Anemia in HDFN can result in several complications, including high-output cardiac failure/myocardial ischemia and hydrops fetalis when fluid accumulates in at least 2 extravascular compartments. Excessive accumulation of bilirubin in the infant brain may become chronic and result in kernicterus, which is characterized by cerebral palsy, auditory dysfunction, paralysis of upward gaze, and permanent intellectual dysfunction.1,2
Read more about HDFN complications
The diagnosis of HDFN involves a combination of clinical assessment and laboratory testing.1 Pregnant women should be tested to determine their blood group and Rh status. Indirect antiglobulin testing should also be performed to detect IgG antibodies.3
The maternal history can guide prenatal care and identify a pregnancy in which the fetus is at risk for HDFN due to maternal alloimmunization. Fetal ultrasound is indicated to determine gestational age and confirm the absence of ascites.3
Read more about HDFN diagnosis
The treatment of HDFN involves a multidisciplinary approach and includes exchange transfusions, phototherapy, and anti-Rh(D) immunoglobulin immunoprophylaxis.1,5
Exchange transfusion is a risky and invasive procedure in which the neonate’s blood is replaced with compatible donor blood to reduce bilirubin levels and address anemia.5,6 In phototherapy, which is used to treat neonatal jaundice, specialized light converts bilirubin to a form that can be eliminated by the body in urine or stool.1 The need for maternal immunoprophylaxis is evaluated at 28 weeks of gestation, after delivery, and during FMH events. The recommendation is to administer prophylaxis to a pregnant woman if she tests Rh(D)-negative and is carrying a fetus who tests Rh(D)-positive at 28 and 34 weeks of gestation.1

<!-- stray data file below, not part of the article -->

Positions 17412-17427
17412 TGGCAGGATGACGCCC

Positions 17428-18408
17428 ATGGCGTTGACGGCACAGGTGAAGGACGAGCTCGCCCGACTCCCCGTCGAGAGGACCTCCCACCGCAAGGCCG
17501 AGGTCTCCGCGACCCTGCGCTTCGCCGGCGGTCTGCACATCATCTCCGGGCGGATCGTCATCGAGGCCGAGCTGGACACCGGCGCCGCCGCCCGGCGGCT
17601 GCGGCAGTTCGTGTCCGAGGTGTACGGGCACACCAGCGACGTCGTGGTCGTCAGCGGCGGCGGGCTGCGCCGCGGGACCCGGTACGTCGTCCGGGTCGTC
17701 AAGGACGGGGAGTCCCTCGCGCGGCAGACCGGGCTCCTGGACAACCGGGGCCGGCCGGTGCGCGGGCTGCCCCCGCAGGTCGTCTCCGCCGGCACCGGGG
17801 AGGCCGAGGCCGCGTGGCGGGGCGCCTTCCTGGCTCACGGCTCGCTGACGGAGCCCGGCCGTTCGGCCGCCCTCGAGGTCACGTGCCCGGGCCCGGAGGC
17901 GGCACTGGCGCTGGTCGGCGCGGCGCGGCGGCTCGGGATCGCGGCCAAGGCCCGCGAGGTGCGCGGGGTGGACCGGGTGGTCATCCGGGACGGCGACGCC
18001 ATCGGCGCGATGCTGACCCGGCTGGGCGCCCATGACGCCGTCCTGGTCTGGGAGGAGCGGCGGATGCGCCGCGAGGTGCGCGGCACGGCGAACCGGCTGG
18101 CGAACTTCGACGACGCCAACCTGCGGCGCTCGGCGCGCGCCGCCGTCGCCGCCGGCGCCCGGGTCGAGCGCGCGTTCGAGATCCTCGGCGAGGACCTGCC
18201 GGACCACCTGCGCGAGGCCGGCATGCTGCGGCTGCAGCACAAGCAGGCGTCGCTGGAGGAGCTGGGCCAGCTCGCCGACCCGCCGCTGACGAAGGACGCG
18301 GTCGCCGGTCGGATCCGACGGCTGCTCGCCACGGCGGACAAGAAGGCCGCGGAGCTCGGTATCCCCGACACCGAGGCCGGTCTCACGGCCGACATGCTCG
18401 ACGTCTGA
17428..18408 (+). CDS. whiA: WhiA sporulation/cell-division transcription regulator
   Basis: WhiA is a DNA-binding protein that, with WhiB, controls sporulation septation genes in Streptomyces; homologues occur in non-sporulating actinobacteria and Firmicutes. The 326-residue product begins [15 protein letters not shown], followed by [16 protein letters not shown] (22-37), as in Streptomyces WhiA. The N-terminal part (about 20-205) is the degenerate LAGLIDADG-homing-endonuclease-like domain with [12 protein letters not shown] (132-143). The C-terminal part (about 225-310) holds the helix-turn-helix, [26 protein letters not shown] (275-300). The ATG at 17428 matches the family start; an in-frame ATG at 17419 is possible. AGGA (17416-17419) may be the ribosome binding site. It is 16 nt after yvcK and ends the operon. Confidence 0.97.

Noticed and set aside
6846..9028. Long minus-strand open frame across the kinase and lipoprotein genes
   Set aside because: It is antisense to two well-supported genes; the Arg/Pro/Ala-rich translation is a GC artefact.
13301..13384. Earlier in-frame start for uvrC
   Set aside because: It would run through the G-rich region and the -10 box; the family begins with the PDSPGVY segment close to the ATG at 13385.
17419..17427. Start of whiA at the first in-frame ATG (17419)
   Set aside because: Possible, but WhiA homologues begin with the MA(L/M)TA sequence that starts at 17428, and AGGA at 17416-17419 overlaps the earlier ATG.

Read more about HDFN treatment
With early and appropriate management, the overall prognosis for a fetus or newborn with HDFN is good and has significantly improved. Severe cases and delays in care can still lead to long-term complications, such as permanent neurologic dysfunction; however, prophylaxis and advances in medical interventions, including intrauterine transfusions, have led to better outcomes for affected infants.1,2
Read more about HDFN prognosis
- Hall V, Avulakunta ID. Hemolytic diseases of the newborn. StatPearls [Internet]. Updated November 22, 2022. Accessed August 23, 2023.
- Nassar GN, Wehbe C. Erythroblastosis fetalis. StatPearls [Internet]. Updated June 26, 2023. Accessed August 23, 2023.
- Delaney M, Matthews DC. Hemolytic disease of the fetus and newborn: managing the mother, fetus, and newborn. Hematology. 2015;2015(1):146-151. doi:10.1182/ash-education-2015.1.146
- Hemolytic disease of the fetus and newborn/maternal alloimmunization. Fetal Health Foundation. Accessed August 23, 2023.
- Reverberi R, Reverberi L. Removal kinetics of exchange transfusion. Blood Transfus. 2007;5(2):93-101. doi:10.2450/2007.0018-07
- Ree IMC, Besuden CFJ, Wintjens VEHJ, et al. Exchange transfusions in severe Rh‐mediated alloimmune haemolytic disease of the foetus and newborn: a 20‐year overview on the incidence, associated risks and outcome. Vox Sang. 2021;116(9):990-997. doi:10.1111/vox.13090
Reviewed by Kyle Habet, MD, on 8/28/2023.